Each week, we scour the Web for the most interesting Okie-related news being reported both in the state and outside of it. We’re always looking for new links, so if you’ve read something you think we should see, let us know in the comments.
- The country is reeling from news that a gunman opened fire in an Aurora, Colorado, movie theater at about 12:30 a.m. today, 30 minutes into a showing of the new Batman film, The Dark Knight Rises. The rampage left 12 dead and 50 injured, prompting USA Today to recount the country’s worst mass shootings, including one that happened at an Oklahoma post office in 1986.
- News of another unintended death—the fourth since last October—at the Narconon Arrowhead center in Canadian, Oklahoma, has sparked an OSBI investigation and increased scrutiny of the flagship Scientology drug treatment facility, New York’s The Village Voice reported. The paper’s source, Chris Henderson, is a former patient there who’s been “trying to get the word out about Narconon’s quack science, its reliance on low-paid non-medical staff, rampant drug abuse among patients, and dangerous conditions for patients in withdrawal” since his stint in 2007. “Henderson says that he’s been sending hundreds of messages about Narconon’s unscientific methods and its real purpose—to recruit patients into Scientology—and has targeted in particular his state representative, T.W. Shannon, who is slated to become Oklahoma’s next Speaker of the House if Republicans hold a majority after the next election,” the paper reported. Last year, Shannon brushed off Henderson’s warning, but today, when Henderson called again, Shannon’s assistant said he was “on the phone with the Department of Mental Health for the first time, discussing Narconon.”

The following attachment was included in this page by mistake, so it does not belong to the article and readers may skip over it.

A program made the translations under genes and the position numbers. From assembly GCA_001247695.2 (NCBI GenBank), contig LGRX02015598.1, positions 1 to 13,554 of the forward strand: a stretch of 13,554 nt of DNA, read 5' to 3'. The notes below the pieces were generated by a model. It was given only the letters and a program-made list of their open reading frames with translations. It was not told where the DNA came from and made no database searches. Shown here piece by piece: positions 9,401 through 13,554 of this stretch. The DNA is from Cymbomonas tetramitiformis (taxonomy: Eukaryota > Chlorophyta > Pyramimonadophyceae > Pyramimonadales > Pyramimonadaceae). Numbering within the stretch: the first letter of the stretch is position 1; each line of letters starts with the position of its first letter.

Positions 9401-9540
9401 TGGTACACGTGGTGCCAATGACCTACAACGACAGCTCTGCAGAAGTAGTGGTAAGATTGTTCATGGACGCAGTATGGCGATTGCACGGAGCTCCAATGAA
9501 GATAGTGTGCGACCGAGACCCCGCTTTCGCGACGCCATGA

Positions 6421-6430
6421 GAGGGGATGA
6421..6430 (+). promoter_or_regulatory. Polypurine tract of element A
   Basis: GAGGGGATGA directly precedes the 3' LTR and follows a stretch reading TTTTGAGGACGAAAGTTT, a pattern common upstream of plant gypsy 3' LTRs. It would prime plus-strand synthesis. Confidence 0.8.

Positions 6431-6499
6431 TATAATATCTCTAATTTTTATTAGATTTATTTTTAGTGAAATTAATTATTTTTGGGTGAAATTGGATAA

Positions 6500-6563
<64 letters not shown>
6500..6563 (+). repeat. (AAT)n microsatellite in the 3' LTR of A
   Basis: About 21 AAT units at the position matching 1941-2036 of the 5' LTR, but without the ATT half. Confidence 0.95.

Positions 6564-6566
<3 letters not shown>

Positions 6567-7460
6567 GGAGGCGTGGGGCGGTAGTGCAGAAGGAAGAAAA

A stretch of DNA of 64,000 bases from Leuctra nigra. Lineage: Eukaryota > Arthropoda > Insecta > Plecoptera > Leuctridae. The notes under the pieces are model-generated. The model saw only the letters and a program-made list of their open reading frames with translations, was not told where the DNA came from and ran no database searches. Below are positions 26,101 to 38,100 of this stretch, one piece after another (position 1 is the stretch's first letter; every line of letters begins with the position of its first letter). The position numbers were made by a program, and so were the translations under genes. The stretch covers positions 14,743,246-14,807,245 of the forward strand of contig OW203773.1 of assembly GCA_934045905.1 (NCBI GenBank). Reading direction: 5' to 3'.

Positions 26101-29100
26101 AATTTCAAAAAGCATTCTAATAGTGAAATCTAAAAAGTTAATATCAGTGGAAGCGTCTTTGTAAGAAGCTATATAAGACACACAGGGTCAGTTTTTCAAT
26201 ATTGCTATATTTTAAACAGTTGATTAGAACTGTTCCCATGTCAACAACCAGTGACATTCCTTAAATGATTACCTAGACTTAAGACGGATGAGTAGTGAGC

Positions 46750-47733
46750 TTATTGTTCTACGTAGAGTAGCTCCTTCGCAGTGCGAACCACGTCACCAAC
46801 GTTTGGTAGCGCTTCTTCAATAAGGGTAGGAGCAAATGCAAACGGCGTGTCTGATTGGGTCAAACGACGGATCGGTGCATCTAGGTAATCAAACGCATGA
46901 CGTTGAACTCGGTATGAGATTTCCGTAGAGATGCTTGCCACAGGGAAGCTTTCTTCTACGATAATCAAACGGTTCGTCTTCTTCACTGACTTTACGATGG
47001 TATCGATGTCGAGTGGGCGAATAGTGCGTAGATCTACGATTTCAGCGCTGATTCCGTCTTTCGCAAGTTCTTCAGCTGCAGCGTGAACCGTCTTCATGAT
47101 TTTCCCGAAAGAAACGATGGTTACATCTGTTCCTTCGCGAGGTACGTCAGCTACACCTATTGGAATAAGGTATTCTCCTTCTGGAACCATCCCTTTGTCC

- Oklahoma Sen. Tom Coburn and anti-tax lobbyist Grover Norquist have been spatting over a “no-new-taxes pledge” Norquist has been pushing on Congressional Republicans that “forbids tax hikes unless accompanied by dollar-for-dollar deductions,” The Huffington Post reported. In an editorial for The New York Times, published Sunday, Coburn argued “Senate Republicans—and many House Republicans—have repeatedly rejected Mr. Norquist’s strict interpretation of his own pledge, a reading that requires them to defend every loophole and spending program hidden in the tax code.” He continued:
The problem with the pledge is that it is powerless to prevent future automatic tax increases and has failed to restrain past spending. The “starve the beast” strategy to shrink the size of the federal government by cutting revenue but not spending was a disaster. Every dollar we borrow is a tax increase on the next generation.